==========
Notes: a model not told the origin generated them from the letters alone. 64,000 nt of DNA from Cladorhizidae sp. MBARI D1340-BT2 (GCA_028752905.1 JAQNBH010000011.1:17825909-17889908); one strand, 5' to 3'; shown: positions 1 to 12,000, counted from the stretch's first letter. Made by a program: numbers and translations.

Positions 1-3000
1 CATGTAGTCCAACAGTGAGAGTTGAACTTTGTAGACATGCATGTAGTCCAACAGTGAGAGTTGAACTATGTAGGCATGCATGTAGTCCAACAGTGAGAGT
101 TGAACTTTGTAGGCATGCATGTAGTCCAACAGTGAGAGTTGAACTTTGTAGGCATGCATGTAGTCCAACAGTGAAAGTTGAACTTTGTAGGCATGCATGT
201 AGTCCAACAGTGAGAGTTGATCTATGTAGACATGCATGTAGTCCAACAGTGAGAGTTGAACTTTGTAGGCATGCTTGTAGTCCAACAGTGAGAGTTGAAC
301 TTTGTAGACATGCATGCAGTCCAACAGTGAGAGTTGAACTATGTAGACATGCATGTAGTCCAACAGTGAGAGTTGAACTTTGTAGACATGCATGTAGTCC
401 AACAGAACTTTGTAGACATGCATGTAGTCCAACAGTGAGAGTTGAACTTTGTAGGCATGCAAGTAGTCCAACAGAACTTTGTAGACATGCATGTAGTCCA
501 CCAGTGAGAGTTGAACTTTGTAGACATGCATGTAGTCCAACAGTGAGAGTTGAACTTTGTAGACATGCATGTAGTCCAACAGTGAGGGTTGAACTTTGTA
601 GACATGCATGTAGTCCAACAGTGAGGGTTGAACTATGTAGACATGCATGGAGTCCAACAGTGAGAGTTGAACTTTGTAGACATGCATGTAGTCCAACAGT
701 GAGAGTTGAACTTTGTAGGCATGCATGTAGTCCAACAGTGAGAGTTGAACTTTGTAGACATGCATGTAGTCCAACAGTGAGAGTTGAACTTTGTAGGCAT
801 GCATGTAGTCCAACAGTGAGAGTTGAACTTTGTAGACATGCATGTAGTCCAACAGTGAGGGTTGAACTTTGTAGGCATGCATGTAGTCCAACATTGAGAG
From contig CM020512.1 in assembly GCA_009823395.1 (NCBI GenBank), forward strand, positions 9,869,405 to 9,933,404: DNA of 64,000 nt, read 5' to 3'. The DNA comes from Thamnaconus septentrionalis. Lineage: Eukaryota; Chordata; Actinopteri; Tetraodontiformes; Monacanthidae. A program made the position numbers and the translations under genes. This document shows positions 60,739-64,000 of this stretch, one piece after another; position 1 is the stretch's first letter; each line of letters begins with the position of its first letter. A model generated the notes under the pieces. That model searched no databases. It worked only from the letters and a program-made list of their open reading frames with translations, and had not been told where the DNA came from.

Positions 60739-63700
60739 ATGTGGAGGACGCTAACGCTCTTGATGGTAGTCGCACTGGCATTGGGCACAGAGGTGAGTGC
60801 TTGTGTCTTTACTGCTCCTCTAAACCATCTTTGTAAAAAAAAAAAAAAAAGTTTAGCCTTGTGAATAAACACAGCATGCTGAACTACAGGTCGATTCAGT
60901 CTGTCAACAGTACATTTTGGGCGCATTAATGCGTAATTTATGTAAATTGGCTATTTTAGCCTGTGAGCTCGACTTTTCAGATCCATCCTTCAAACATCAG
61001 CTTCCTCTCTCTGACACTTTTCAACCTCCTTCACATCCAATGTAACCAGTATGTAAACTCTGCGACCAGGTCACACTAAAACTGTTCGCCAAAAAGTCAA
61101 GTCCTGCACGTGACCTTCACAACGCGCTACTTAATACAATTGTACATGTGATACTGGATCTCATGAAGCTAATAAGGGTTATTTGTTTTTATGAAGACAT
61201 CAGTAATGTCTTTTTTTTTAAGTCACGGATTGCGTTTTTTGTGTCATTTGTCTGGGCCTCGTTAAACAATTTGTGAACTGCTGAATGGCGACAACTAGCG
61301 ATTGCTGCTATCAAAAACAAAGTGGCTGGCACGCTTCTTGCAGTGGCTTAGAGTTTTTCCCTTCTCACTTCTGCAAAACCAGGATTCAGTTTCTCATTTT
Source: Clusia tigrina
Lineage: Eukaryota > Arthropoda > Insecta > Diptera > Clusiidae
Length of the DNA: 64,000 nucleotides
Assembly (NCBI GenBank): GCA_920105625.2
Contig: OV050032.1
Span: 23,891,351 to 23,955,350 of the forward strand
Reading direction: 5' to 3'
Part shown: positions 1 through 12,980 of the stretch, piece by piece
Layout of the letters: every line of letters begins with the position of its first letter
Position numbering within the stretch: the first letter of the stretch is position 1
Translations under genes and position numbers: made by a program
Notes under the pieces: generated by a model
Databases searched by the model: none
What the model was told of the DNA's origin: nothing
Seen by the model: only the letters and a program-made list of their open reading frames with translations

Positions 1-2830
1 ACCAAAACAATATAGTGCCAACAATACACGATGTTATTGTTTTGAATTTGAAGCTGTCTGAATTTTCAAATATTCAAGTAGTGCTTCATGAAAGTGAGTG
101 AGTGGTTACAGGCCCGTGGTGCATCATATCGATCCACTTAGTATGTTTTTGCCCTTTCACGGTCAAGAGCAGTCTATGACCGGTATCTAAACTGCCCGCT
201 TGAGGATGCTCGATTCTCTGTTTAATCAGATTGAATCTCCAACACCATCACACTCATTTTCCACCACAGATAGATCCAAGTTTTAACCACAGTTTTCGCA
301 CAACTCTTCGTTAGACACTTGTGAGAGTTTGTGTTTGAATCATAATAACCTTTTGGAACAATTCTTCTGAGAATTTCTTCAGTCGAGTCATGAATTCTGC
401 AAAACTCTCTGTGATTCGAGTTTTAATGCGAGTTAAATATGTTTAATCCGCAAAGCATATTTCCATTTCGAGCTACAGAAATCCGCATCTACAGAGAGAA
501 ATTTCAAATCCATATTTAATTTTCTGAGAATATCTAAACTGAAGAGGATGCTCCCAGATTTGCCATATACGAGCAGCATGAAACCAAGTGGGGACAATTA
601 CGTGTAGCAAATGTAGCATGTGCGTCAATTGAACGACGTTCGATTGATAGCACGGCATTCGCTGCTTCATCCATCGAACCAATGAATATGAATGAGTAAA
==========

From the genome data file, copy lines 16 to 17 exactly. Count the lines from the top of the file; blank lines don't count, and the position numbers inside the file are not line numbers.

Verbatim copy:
60901 CTGTCAACAGTACATTTTGGGCGCATTAATGCGTAATTTATGTAAATTGGCTATTTTAGCCTGTGAGCTCGACTTTTCAGATCCATCCTTCAAACATCAG
61001 CTTCCTCTCTCTGACACTTTTCAACCTCCTTCACATCCAATGTAACCAGTATGTAAACTCTGCGACCAGGTCACACTAAAACTGTTCGCCAAAAAGTCAA